Massive Indian protests deserve media attention

By Kiran Dhillon, Staff Writer

Indian farmers and government forces are currently locked in a riveting dispute that, in terms of sheer numbers of people, is one of the largest protests in human history… yet no one is talking about it. 

These gargantuan uprisings of Punjabi agricultural workers, more commonly known as the Kisaan farmers protests, began in Sept. in response to three new laws that Indian Prime Minister Narendra Modi enacted with minimal parliamentary debate. The new farming laws reversed the effects of those before them, putting farmers at the mercy of large corporations that could exploit them, significantly drive down their crop prices and destroy their livelihoods. 

Farmers on a tractor heading towards Delhi on Feb. 6, 2021. Photography by Mayank Makhija.

Before the enforcement of these newer policies, farmers had to auction their crops at their state’s Agricultural Produce Market Committee, where a government-agreed minimum produce price was enforced.

According to CNN’s Julia Hollingsworth, Modi criticizes these and other previous restrictions, claiming that the new laws “will give farmers more autonomy to set their own prices and sell directly to private businesses, such as supermarket chains.” While this is true, it can also be argued that this new “freedom” makes Indian farmers vulnerable to these businesses and their actions that force crop values down. This change would indiscriminately desecrate Indian farmers and completely deregulate India’s foundational agricultural industry. 

Hundreds of millions of farmers across the country feel that a significant consequence of these laws will be the need to sell their land. These families have kept these acreages for generations which have cultural as well as economic significance. They fear losing their lands to corporate giants, losing their way of life and the sole salary they need to support themselves and their families.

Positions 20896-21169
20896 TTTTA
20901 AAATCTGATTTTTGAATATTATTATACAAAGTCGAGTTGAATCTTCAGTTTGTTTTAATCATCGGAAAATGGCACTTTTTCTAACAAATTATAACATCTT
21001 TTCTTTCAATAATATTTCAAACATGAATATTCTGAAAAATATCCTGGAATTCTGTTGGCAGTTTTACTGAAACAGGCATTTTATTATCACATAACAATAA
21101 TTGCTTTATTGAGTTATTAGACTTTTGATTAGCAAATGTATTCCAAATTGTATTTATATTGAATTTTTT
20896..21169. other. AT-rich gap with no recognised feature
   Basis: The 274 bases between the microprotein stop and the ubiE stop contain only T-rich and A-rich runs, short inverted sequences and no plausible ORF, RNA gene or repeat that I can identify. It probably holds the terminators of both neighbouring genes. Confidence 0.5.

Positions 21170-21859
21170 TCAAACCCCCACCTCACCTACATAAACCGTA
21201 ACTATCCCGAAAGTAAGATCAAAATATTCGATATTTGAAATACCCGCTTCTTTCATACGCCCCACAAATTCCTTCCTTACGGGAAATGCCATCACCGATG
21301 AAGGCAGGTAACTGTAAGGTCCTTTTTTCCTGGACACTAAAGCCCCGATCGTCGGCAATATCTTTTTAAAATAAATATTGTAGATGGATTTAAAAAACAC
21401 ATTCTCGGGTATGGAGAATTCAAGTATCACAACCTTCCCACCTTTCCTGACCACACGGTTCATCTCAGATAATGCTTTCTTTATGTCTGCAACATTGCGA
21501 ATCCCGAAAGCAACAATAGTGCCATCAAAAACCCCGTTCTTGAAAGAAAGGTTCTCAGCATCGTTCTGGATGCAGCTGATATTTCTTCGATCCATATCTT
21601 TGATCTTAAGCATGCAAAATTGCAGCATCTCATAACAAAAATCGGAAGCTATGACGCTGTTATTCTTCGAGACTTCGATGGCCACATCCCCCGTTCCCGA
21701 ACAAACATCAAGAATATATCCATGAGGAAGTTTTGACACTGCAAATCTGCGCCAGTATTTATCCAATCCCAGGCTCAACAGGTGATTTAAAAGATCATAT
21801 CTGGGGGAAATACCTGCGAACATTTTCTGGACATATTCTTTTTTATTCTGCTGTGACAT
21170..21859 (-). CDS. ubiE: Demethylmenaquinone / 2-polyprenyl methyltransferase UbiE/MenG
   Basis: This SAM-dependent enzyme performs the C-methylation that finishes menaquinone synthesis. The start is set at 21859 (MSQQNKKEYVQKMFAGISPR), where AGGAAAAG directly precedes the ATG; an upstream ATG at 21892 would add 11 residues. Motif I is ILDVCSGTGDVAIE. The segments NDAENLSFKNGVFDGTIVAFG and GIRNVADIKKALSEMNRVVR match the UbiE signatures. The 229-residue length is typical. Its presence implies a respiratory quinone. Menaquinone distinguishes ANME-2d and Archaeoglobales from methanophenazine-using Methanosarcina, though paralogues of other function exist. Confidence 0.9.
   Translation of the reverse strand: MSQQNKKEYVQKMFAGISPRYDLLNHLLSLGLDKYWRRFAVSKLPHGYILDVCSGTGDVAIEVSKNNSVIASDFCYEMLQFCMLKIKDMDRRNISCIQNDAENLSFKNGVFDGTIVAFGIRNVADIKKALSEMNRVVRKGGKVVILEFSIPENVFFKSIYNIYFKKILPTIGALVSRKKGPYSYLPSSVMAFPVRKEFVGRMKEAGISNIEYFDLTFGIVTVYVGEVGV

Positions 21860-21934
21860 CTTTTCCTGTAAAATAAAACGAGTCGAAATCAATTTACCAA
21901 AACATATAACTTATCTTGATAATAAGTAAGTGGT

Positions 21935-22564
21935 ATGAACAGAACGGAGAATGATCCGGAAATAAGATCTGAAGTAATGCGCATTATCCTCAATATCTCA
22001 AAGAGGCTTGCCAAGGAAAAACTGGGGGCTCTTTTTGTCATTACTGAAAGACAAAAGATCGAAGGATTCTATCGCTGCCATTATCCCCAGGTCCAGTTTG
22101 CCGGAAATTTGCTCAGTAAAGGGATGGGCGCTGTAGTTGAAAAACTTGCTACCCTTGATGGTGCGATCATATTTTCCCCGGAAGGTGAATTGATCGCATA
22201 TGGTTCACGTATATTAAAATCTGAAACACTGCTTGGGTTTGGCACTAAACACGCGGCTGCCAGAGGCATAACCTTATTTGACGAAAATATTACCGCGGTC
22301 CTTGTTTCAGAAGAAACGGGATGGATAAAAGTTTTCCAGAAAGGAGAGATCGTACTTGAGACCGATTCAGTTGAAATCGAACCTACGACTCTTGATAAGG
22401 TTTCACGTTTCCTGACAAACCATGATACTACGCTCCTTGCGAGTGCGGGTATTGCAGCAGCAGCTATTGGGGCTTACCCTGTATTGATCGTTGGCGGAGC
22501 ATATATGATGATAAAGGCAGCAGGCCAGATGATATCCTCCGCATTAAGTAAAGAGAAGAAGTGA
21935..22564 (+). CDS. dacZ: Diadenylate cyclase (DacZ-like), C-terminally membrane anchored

These bold protesters have responded by launching massive rallies, locally referred to as “Dilhi Chalo” (“On to Delhi!” in Punjabi) protests. Farmers have rallied from around the Northern portion of India and gathered on the outskirts of Delhi, creating massive blockades (“chakka jams”) with tractors, lorries, boulders and tents that occupy miles of usually-busy streets leading into Delhi, says The Guardian’s Summer Sewell. These protests include thousands of people crowding near Delhi’s borders, chanting slogans in Punjabi and thrusting handmade signs in the air. 

National police have responded to these protests by barricading the capital with iron spikes and steel barricades. However, this has not stopped the protesters: on Jan. 26, India’s national Republic Day holiday, they clashed with police, destroying the barriers and storming a 400-year-old landmark. The farmers were met with draconian measures from police, including weapons like tear gas, water cannons, and batons.